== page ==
During a recent Reddit thread, where Postmates couriers nationwide were going crazy over another change regarding how they are paid out for jobs, and can no longer see what they’re delivering – which at least solves the non-tippers database problem  – Postmates investor turned Director of Operations, Russell Cook, stopped by the thread to give some insight, and alluded to the new no-schedule model, but didn’t give many specifics:

First off, glad to hear you've been enjoying AllTrails! Those guys are working on some exciting things leadings into spring/summer. I enjoyed every minute of my time there and am glad to still be involved from advisor perspective. Lots of insightful comments and thoughts here. I can't say too much about it right now but you're not too far off on a couple of major initiatives we're working on right now to help increase jobs/hour and eventually replace the schedule. Worth taking a screenshot of your post above and looking back at it once we announce some of those improvements in a few months. I think you're going to dig them.

Here was the statement he responded to:

Russell! Is that really you? If so, want to start say thanks for AllTrails. I'm an avid hiker, huge supporter and a premium subscriber of the site :) I know my comment is long, but would love to hear a response of some kind if you're so inclined. Main two things on my mind right now: 1) issues with courier availability exceeding customer demand and 2) incentives for couriers Have you guys ever thought about scaling back the number of couriers you hire or figuring out a more complex system of assigning priority? It can be a serious drag when the number of available couriers significantly exceeds overall demand. Are there any current plans to add some balance? It seems like 'Priority' is a good start, but even with Priority I still find myself stuck with no orders for 2 hours jumping from one Red Zone to the next. Next, Generally speaking... I'm motivated to do the best job possible so that the customers are happy with their experience because that's what I'd want as a customer (and because I like tips of course), but I don't really see Postmates rewarding couriers who provide exemplary service and that feels like a missed opportunity to me. How about giving couriers insight into what their prospectives are like via a realtime demand vs. availability meter of some sort? I know you have one :) Maybe having higher priority or payouts for people who clock in for a certain number of hours per week or after a certain number of total completed orders per week or lifetime? Maybe a third elite tier of priority for full time couriers who consistently smash every delivery thrown at them and significantly beat the estimation clock? I'm just spitballing here, but there really ought to be some kind of incentive for couriers to give a damn about this company beyond the fear of getting a bad rating or stiffed on a tip. There's no competition, no motivation to excel, and most important no 'why' for the drivers and bikers who are helping this service expand. Why not create a culture around this? Give us a reason to care about this company. I know Postmates is very different from the traditional employee-employer relationship, but tracking and rewarding metrics like these could possibly make a difference in people's overall satisfaction with what they're doing. And could ultimately make the company better and likely more popular. It makes more sense to me to have couriers who care about Postmates and actually want to grow with them and actually want to rep them. Instead I feel a mixture of desperation, shame, and ultimately acceptance. Seems logical that happy couriers would lead to happy customers and maybe just maybe... even happier customers.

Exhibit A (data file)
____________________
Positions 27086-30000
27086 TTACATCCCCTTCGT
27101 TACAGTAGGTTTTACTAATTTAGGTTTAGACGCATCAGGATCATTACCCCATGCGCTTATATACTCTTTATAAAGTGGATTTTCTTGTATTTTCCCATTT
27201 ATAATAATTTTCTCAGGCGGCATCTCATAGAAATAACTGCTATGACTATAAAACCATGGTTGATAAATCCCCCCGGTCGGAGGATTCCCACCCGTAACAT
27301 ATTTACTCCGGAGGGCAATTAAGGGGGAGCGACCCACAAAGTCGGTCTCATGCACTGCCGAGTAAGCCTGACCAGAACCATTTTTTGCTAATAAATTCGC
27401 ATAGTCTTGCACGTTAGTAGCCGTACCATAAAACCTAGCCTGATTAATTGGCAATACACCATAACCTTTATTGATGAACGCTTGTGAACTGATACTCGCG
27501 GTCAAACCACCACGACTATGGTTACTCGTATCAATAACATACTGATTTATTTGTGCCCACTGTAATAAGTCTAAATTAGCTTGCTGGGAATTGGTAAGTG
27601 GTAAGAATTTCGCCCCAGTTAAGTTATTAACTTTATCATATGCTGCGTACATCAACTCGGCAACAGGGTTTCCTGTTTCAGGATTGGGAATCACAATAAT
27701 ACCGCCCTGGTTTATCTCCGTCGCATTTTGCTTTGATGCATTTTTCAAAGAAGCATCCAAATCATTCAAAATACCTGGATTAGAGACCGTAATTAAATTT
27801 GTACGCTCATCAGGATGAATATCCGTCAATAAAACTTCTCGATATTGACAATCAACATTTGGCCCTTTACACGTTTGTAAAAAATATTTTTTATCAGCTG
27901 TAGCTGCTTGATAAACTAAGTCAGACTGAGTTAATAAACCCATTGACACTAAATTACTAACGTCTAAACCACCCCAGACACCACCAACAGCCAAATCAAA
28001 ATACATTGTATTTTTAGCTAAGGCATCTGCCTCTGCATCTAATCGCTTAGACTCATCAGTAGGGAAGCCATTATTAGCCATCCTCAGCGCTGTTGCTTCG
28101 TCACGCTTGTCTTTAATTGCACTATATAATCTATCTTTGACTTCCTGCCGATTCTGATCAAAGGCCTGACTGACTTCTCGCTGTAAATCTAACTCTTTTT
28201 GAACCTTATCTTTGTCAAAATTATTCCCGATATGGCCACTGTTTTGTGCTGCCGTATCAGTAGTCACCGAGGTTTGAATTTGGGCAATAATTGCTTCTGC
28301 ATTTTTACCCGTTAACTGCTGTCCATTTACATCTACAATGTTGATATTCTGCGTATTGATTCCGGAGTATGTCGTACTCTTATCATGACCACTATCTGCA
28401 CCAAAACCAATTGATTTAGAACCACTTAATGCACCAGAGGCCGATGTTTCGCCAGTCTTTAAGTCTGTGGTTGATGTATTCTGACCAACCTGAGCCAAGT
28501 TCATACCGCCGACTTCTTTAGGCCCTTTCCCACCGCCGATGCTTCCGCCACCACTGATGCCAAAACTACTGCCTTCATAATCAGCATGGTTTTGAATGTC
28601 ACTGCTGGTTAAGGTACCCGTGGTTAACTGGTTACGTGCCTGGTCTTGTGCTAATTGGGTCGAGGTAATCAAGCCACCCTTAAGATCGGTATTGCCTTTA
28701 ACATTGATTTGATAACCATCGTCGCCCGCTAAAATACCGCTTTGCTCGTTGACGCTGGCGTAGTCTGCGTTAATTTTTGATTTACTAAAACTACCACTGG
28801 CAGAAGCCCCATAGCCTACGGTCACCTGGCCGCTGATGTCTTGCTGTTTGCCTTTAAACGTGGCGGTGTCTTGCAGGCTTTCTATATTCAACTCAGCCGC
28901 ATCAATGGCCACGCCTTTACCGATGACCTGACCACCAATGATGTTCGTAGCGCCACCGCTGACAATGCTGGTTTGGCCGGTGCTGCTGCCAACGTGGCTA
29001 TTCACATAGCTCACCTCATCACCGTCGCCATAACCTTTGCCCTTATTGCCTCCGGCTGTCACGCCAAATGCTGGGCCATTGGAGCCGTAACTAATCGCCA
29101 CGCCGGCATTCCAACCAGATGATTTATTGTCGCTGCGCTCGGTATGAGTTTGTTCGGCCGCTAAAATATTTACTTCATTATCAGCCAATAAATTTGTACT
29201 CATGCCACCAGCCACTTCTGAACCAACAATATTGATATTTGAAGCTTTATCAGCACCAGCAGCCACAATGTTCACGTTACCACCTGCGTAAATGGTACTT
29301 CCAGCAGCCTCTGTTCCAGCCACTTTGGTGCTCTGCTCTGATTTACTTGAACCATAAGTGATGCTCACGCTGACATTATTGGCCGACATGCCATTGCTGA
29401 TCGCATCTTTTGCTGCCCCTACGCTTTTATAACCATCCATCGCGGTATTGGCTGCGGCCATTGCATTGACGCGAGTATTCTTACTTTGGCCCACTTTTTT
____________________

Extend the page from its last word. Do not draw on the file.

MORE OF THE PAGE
While Russell wouldn’t give actual confirmation, after publication we were sent this screencap from the Chicago Postmates group, where their Postmates Community Manager for Chicago (an actual employee), Daniel Corley, confirmed that schedules are, indeed, going away. Corley said While it is true the schedule will be going away, it’s because there are SO many schedule abusers – people that take every shift, but never show up – hurting those that want priority. Of course, the corporate folks won’t let them say it’s to keep us from losing a lawsuit, so this excuse sounds as good as any. And we’re disappointed you’re not a fan, Daniel, but looks like we got this one right on the money.

corley confirms


Will no-schedules be a good or bad thing for Postmates? Will the couriers revolt as many have in markets with the new payout structure? Only time will tell – and only time will tell exactly what this new ‘no schedule’ schedule will look like once it comes out of beta testing and goes live nationwide.

postmates biz model canvas

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1 Comment

  1. carolyn

    Postmates is awesome I have been with them since they started in San Diego. And they are the best delivery service available. I prefer the go awa. Then I can work when I can. And, not have to wait until my schedule :o)

    Reply